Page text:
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(A Labor Union Paper)

Sen. "Joe" McCarthy, Wisconsin's junior Senator, hasn't much influence in the Senate. His colleagues regard him as "a windy fellow" who will do anything or say anything which will get his name in the papers. As this is being written, McCarthy is putting on one of his "shows" in the upper chamber.

Recently he has been chasing around the country making speeches. In a talk at Wheeling, W. Va., McCarthy declared he had "a list of 205 persons working in the state department who were known by the secretary of state to be members of the Communist party."

By the time he got to Reno, Nev., he had whittled his list down to "57 card-carrying Communists," and he named four of them. Investigation revealed that one of the four had never worked for the state department, that two had resigned four years ago and that one, after an exhaustive inquiry, had been restored to his work with a "clean bill of health."

Reporters asked McCarthy to give out the names of the state department "Commies." He replied he couldn't do that because he would be "deluged with libel suits."

Then the state department issued a sweeping denial of the entire yarn, and suggested that if the Senator had any information showing "reds" on the state department payroll, it would be thankfully received.

McCarthy's reply to that was to break loose on the floor of the Senate, where he enjoys "congressional immunity"- that is, he may say what he likes without becoming subject to court action!

Finally, he has entered into a "deal" with some Byrd-Democrats in the Senate to start a "probe" of his charges. Apparently Sen. Hoey of North Carolina is a party to this performance.

After surveying the situation, the Washington "Post" announced in a leading editorial that "Joe" was "playing sewer politics."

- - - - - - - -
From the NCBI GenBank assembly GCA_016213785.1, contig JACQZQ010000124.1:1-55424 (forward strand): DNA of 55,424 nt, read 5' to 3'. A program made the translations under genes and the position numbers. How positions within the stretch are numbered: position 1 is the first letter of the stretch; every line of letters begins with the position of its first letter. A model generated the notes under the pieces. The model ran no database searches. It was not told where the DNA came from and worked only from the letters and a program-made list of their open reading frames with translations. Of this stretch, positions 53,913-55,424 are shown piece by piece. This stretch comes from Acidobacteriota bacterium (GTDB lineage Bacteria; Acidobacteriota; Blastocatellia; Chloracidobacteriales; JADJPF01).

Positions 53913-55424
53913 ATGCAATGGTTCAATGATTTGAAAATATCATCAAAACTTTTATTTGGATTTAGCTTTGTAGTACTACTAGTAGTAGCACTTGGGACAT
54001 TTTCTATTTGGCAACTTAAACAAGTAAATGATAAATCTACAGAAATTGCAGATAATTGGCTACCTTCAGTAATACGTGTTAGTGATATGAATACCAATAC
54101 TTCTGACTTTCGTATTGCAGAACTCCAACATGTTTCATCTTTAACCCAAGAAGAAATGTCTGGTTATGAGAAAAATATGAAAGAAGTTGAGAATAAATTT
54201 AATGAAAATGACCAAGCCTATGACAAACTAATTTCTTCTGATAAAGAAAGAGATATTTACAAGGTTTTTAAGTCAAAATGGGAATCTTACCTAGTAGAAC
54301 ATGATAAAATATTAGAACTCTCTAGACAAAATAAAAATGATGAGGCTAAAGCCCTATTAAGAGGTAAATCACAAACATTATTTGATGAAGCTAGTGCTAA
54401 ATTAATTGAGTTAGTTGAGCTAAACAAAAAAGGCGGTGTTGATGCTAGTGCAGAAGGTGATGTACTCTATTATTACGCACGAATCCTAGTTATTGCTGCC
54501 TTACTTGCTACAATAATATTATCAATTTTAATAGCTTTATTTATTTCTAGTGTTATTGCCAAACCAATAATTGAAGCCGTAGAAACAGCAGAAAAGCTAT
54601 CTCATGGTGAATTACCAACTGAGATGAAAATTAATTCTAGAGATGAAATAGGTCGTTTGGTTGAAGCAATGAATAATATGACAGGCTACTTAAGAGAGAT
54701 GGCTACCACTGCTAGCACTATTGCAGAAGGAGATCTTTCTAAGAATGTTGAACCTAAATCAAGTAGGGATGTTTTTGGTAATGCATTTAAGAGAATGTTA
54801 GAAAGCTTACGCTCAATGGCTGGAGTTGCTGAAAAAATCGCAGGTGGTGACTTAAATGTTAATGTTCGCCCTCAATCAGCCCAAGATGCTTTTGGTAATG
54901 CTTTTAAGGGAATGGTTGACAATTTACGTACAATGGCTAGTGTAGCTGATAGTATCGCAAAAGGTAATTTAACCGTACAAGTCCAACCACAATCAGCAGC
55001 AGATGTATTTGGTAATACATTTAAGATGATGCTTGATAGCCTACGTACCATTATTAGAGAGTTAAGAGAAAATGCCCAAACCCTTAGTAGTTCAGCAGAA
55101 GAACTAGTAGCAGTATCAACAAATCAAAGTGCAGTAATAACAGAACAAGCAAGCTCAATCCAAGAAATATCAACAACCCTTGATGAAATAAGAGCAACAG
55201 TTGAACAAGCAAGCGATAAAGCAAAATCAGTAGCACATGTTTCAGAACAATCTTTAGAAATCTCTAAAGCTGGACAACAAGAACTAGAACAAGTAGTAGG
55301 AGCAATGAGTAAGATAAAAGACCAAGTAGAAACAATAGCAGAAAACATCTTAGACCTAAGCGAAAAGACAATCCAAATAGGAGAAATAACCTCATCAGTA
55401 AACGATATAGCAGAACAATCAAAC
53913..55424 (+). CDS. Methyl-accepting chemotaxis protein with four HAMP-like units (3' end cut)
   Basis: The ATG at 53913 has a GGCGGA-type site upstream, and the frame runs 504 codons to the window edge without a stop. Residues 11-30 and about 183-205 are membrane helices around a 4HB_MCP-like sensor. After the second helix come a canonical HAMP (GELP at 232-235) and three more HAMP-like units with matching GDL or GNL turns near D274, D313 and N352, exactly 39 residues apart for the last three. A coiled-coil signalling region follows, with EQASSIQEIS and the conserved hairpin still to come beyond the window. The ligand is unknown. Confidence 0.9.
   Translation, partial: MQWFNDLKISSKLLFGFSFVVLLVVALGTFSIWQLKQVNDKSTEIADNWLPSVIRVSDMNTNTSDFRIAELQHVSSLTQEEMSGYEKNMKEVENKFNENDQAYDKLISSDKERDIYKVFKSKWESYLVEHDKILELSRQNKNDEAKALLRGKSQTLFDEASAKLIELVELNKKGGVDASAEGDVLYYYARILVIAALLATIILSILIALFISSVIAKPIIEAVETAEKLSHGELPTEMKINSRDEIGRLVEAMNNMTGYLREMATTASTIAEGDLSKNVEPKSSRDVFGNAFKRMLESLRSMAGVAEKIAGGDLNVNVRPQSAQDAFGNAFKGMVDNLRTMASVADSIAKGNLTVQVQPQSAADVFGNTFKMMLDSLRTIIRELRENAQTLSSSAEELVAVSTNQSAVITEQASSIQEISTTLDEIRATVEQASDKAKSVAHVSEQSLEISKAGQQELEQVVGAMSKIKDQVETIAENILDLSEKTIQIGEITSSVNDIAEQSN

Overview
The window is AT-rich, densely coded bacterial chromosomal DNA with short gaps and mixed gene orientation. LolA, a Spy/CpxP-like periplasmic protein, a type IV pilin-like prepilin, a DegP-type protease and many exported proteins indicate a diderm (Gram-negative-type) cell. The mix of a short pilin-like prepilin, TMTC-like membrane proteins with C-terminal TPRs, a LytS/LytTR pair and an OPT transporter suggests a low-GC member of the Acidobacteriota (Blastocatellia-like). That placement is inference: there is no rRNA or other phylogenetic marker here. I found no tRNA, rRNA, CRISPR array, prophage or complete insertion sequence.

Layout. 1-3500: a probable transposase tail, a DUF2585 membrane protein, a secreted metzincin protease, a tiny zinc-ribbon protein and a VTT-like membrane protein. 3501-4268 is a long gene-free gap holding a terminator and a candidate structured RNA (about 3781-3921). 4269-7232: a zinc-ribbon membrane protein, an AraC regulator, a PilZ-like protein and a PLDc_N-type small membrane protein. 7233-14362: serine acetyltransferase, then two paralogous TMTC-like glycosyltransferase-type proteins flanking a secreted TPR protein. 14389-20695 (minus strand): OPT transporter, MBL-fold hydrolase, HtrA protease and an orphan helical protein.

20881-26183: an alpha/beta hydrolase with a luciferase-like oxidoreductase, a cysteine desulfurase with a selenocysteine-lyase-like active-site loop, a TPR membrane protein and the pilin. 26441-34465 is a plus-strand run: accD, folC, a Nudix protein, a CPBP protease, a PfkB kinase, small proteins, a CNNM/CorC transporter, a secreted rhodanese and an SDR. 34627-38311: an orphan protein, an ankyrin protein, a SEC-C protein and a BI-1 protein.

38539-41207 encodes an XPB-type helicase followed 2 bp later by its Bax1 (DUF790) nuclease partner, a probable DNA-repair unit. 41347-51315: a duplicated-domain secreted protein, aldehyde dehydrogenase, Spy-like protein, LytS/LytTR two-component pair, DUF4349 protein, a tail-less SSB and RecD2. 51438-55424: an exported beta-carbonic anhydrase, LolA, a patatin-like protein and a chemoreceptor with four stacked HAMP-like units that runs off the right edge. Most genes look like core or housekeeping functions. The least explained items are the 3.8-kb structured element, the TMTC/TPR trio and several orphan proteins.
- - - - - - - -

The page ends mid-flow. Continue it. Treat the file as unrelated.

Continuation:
This is the same McCarthy who, according to the Supreme Court of that state of Wisconsin, broke his oath of office. The bar association declared he violated the ethics of his profession.

Probably one reason why "Joe" talks so much about "Commies" in the state department" is that he hopes his constituents and his associates in the Senate will not scrutinize the rest of his record.

(c) Pocumtuck Valley Memorial Association, Deerfield MA. All rights reserved.
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This editorial, reprinted from a newspaper connected to a labor union, refers to a speech made by Senator Joseph McCarthy on February 9, 1950 to the Republican Women's Club of Wheeling, West Virginia. In the years directly following the end of World War II, people in the United States worried that communists might try to subvert schools, labor unions, and other institutions. McCarthy's allegations were never backed up, but for the next four years, he managed to keep at the forefront of the anti-communist movement. In 1954, he held hearings about communists in the army. Television coverage of these hearings began to turn the public against him. In December, the Senate voted to censure Senator McCarthy by a vote of 67 to 22.


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Editorial on "Sen. Joseph McCarthy" from the Greenfield Recorder-Gazette newspaper

publisher   Greenfield Recorder-Gazette
date   Mar 6, 1950
location   Greenfield, Massachusetts
height   9.5"
width   2.0"
process/materials   printed paper, ink
item type   Periodicals/Newspaper
accession #   #L06.065

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See Also...

"Washington Merry-Go-Round" article in Greenfield Recorder-Gazette

"Communist Impudence" article in The Gazette and Courier newspaper

WWII political letter to Henry L. Clarke

Letter to Ward and Annie Clarke about Communism

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